“The characteristic of the ignorant man is that he strives to be other than what he is…. To the enlightened one, there is none who are ignorant.” – Yoga Vasistha
Unfortunately, most of us tend to use the word ignorant as an insult, though the word has negative connotations only if we perceive it to have them. An ignorant person is simply someone who does not know something–for example, I am fairly ignorant when it comes to psychiatry, farming, aviation, and many other things. I would have no problem with being referred to as ignorant about flying an airplane. With that being said, Vasistha’s words here make sense–he is simply talking about “the characteristic of the person who is not enlightened.” But then he turns the idea on its head by saying that the enlightened person sees that no one is actually ignorant.
We go through much of life trying on different clothes in order to find out what fits. I am not an actuary, though I had an actuarial job for close to a year. Even though it seemed that I might have been trying to be something I was not, that was not the case–I was simply an actuarial trainee who was attempting to become an actuary. Likewise, I am not a football player, but I played football in high school and enjoyed it. Now I enjoy playing hockey, and am constantly learning new things about the sport and myself. Am I ignorant in trying to be something that I am not? Or am I just trying on different clothes for a while to find out what it feels like wearing them?
What Yoga is telling us here is that the enlightened person realizes that there really is no room for judgment. Even if this person is trying to be someone or something else, then that person is going through something that he or she needs to experience in life. Perhaps the person needs to learn about authenticity or dissatisfaction, and the best way for that person to learn is through such an experience. While it is easy for us to say, “You should be yourself,” if the other person has not yet discovered their self, then how are they supposed to do that?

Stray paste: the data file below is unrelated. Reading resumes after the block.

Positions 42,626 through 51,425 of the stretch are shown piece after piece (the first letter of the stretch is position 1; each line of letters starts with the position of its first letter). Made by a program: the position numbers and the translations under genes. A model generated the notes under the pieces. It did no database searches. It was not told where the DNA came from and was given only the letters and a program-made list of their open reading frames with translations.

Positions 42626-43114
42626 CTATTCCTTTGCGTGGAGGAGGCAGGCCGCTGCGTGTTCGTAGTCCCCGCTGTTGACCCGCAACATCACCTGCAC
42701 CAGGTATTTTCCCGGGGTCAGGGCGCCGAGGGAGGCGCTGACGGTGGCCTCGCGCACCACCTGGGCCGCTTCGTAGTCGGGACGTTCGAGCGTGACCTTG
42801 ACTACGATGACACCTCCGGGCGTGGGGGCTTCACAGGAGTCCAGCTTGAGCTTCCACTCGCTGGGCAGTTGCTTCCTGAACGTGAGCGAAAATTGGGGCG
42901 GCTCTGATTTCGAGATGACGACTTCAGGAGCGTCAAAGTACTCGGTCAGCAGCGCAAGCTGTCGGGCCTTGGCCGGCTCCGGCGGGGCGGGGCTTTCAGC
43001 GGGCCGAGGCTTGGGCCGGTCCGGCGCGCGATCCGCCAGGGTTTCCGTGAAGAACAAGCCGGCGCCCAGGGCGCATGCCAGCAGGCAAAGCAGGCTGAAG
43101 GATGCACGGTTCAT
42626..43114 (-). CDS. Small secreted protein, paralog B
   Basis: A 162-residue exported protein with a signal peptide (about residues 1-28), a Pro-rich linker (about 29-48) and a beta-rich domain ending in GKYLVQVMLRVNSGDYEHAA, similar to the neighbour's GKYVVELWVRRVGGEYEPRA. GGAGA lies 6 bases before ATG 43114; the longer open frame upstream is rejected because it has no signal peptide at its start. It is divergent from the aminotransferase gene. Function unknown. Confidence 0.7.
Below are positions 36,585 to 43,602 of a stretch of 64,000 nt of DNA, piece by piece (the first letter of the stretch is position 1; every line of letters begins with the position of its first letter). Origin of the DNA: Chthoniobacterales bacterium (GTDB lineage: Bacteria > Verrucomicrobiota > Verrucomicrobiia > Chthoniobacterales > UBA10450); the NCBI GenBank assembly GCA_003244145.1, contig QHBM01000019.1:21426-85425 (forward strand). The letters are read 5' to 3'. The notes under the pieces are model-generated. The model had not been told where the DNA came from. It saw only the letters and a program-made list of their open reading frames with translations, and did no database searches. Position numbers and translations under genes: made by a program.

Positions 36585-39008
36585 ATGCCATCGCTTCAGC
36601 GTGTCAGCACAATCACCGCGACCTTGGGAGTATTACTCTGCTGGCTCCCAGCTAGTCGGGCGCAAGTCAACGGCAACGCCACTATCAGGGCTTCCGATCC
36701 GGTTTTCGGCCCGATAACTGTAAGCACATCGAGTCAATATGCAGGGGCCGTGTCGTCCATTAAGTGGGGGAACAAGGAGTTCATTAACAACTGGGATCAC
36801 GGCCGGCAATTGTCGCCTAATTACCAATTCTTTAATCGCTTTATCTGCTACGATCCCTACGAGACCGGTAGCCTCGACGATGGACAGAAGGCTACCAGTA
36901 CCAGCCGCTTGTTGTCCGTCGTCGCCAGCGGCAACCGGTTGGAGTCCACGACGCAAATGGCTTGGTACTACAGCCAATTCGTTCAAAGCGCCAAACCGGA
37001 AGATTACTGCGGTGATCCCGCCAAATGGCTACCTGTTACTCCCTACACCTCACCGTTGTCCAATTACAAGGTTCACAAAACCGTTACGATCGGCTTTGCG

People do some weird stuff in this world… I am a testament to this fact. Even though I had never skated on ice before, I bought hockey equipment at the age of 25 and joined a hockey league. Even though it eventually failed, I started my own political association several years back. It is true that trying to be something other than what we think we are is weird, but it also can be very valuable to our growth. And if we claim any sort of level of enlightenment at all, we must realize that it is not for us to judge what others are doing, for we have no idea what their path calls them to do.
Be open to your experiences in life today.
Questions to consider:
Why does it seem that so many people are trying to be something other than what they really are?
What does it mean to be enlightened?
How can trying to be something that we are not actually help us in life?
For further thought:
“If I could define enlightenment briefly I would say it is “the quiet acceptance of what is.” – Wayne Dyer